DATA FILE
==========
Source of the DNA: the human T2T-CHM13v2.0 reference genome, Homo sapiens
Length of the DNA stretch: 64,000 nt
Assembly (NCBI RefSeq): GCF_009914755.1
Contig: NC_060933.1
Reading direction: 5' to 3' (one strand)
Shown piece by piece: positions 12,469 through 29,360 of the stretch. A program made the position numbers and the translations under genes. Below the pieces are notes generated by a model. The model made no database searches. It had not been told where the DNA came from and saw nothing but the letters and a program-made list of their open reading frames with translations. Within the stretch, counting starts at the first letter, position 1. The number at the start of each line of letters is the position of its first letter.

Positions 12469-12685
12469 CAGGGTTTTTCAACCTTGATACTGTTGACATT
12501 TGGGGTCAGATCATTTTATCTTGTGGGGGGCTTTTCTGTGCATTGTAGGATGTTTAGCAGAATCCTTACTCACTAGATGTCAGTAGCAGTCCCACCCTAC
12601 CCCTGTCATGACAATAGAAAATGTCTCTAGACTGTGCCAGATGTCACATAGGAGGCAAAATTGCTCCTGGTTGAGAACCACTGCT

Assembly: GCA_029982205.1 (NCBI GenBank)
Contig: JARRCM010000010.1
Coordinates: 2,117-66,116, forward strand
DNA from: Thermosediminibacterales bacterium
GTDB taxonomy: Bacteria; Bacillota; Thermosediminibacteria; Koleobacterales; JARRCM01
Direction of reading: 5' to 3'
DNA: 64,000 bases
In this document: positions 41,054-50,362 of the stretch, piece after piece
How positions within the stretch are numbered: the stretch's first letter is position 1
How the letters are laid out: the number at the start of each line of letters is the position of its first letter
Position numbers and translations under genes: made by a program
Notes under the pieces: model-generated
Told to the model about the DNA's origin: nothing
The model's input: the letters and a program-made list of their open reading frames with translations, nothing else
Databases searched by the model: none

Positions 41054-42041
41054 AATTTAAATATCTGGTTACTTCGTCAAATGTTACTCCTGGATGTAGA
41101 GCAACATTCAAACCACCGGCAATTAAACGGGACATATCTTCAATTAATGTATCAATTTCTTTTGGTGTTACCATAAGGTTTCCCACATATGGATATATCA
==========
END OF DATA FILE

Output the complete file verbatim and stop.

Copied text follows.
Source of the DNA: the human T2T-CHM13v2.0 reference genome, Homo sapiens
Length of the DNA stretch: 64,000 nt
Assembly (NCBI RefSeq): GCF_009914755.1
Contig: NC_060933.1
Reading direction: 5' to 3' (one strand)
Shown piece by piece: positions 12,469 through 29,360 of the stretch. A program made the position numbers and the translations under genes. Below the pieces are notes generated by a model. The model made no database searches. It had not been told where the DNA came from and saw nothing but the letters and a program-made list of their open reading frames with translations. Within the stretch, counting starts at the first letter, position 1. The number at the start of each line of letters is the position of its first letter.

Positions 12469-12685
12469 CAGGGTTTTTCAACCTTGATACTGTTGACATT
12501 TGGGGTCAGATCATTTTATCTTGTGGGGGGCTTTTCTGTGCATTGTAGGATGTTTAGCAGAATCCTTACTCACTAGATGTCAGTAGCAGTCCCACCCTAC
12601 CCCTGTCATGACAATAGAAAATGTCTCTAGACTGTGCCAGATGTCACATAGGAGGCAAAATTGCTCCTGGTTGAGAACCACTGCT

Assembly: GCA_029982205.1 (NCBI GenBank)
Contig: JARRCM010000010.1
Coordinates: 2,117-66,116, forward strand
DNA from: Thermosediminibacterales bacterium
GTDB taxonomy: Bacteria; Bacillota; Thermosediminibacteria; Koleobacterales; JARRCM01
Direction of reading: 5' to 3'
DNA: 64,000 bases
In this document: positions 41,054-50,362 of the stretch, piece after piece
How positions within the stretch are numbered: the stretch's first letter is position 1
How the letters are laid out: the number at the start of each line of letters is the position of its first letter
Position numbers and translations under genes: made by a program
Notes under the pieces: model-generated
Told to the model about the DNA's origin: nothing
The model's input: the letters and a program-made list of their open reading frames with translations, nothing else
Databases searched by the model: none

Positions 41054-42041
41054 AATTTAAATATCTGGTTACTTCGTCAAATGTTACTCCTGGATGTAGA
41101 GCAACATTCAAACCACCGGCAATTAAACGGGACATATCTTCAATTAATGTATCAATTTCTTTTGGTGTTACCATAAGGTTTCCCACATATGGATATATCA